Physical controls on the storage of methane in landfast sea ice

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<p><strong>Abstract.</strong> We report on methane (CH<sub>4</sub>) dynamics in landfast sea ice, brine and under-ice seawater at Barrow in 2009. The CH<sub>4</sub> concentrations in under-ice water ranged from 25.9 to 116.4 nmol L<sup>&amp;minus;1</sup><sub>sw</sub>, indicating a supersaturation of 700 to 3100% relative to the atmosphere. In comparison, the CH<sub>4</sub> concentrations in sea ice ranged from 3.4 to 17.2 nmol L<sup>&amp;minus;1</sup><sub>ice</sub> and the deduced CH<sub>4</sub> concentrations in brine from 13.2 to 677.7 nmol L<sup>&amp;minus;1</sup><sub>brine</sub>. We investigated the processes underlying the difference in CH<sub>4</sub> concentrations between sea ice, brine and under-ice water and suggest that biological controls on the storage of CH<sub>4</sub> in ice were minor in comparison to the physical controls. Two physical processes regulated the storage of CH<sub>4</sub> in our landfast ice samples: bubble formation within the ice and sea ice permeability. Gas bubble formation due to brine concentration and solubility decrease favoured the accumulation of CH<sub>4</sub> in the ice at the beginning of ice growth. CH<sub>4</sub> retention in sea ice was then twice as efficient as that of salt; this also explains the overall higher CH<sub>4</sub> concentrations in brine than in the under-ice water. As sea ice thickened, gas bubble formation became less efficient, CH<sub>4</sub> was then mainly trapped in the dissolved state. The increase of sea ice permeability during ice melt marked the end of CH<sub>4</sub> storage.</p>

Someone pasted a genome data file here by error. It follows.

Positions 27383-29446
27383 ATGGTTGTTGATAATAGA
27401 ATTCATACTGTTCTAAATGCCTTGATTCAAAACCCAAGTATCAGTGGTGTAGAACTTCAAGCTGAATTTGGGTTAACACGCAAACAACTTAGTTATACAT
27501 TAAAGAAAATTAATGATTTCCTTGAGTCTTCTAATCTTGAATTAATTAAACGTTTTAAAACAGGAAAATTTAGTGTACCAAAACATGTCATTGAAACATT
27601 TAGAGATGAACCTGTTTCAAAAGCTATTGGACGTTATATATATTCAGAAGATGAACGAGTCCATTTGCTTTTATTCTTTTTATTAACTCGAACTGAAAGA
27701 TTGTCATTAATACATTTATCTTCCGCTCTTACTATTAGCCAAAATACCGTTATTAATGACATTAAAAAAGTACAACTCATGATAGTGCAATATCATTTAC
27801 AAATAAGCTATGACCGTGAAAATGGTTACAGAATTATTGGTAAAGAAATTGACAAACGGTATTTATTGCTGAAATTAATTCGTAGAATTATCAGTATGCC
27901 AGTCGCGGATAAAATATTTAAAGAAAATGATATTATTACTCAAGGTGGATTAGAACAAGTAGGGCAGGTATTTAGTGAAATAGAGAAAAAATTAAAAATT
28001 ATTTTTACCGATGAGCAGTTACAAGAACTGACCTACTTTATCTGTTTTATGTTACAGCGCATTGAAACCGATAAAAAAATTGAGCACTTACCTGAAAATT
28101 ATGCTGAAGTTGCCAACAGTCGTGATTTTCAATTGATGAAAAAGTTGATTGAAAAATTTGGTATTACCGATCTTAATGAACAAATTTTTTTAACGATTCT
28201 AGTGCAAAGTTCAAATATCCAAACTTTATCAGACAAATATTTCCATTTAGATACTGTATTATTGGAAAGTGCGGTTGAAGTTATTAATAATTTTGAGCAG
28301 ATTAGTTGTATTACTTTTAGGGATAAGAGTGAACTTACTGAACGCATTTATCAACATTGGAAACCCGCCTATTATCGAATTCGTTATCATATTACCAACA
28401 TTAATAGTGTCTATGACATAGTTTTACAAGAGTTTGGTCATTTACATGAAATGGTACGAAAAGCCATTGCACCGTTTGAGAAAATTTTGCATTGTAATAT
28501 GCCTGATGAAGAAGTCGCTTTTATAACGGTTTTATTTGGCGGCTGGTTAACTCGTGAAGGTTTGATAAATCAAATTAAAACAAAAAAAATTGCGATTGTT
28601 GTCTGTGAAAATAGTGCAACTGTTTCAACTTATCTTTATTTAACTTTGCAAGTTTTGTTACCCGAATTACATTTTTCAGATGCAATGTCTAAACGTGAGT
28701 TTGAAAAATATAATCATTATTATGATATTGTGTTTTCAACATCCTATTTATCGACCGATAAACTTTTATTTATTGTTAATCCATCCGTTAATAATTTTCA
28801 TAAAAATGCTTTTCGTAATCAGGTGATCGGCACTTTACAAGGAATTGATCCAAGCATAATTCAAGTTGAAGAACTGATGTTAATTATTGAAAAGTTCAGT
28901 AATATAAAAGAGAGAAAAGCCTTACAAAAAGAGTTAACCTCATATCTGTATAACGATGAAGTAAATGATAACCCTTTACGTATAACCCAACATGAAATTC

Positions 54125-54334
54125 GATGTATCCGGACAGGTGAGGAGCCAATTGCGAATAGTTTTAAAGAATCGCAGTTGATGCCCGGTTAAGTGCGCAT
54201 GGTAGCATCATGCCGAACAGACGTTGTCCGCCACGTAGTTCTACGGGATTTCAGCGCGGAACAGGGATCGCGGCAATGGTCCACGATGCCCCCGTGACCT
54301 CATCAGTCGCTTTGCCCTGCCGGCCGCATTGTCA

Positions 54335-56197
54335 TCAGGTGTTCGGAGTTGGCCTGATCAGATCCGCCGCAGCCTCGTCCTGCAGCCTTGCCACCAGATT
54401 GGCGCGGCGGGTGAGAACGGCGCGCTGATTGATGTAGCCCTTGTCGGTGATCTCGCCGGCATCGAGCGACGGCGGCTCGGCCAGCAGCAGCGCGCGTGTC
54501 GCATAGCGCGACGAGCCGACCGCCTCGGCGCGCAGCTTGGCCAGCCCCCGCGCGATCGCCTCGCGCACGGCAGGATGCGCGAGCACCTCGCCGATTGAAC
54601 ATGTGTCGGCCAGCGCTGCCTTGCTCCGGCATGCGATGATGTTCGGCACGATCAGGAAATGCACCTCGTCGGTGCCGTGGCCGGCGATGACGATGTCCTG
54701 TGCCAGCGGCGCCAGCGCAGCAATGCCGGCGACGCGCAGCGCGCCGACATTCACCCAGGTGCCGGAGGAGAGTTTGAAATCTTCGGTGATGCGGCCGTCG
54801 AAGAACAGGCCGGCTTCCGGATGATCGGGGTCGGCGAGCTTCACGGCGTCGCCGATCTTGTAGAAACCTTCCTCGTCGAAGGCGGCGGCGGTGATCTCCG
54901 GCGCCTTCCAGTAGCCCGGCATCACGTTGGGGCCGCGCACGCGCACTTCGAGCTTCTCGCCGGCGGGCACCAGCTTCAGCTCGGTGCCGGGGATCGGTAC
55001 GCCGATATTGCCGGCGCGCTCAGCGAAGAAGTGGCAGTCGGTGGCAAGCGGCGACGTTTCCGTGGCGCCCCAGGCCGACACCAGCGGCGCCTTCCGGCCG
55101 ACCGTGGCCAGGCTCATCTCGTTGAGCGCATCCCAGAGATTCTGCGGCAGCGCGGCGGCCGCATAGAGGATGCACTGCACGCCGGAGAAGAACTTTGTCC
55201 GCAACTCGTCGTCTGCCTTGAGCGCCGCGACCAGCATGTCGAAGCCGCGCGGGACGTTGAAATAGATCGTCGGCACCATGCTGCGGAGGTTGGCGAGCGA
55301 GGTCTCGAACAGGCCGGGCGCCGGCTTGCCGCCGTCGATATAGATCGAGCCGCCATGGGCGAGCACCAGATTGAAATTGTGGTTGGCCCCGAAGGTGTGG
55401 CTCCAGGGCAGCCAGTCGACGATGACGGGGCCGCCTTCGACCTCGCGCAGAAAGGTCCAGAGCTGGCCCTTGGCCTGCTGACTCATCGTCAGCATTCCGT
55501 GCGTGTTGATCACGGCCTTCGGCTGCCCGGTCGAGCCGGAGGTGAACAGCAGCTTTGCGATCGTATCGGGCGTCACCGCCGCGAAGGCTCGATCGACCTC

Zhou, J., Tison, J. L., Carnat, G., Geilfus, N. X., & Delille, B. (2014). Physical controls on the storage of methane in landfast sea ice. Cryosphere, 8(3), 1019–1029.

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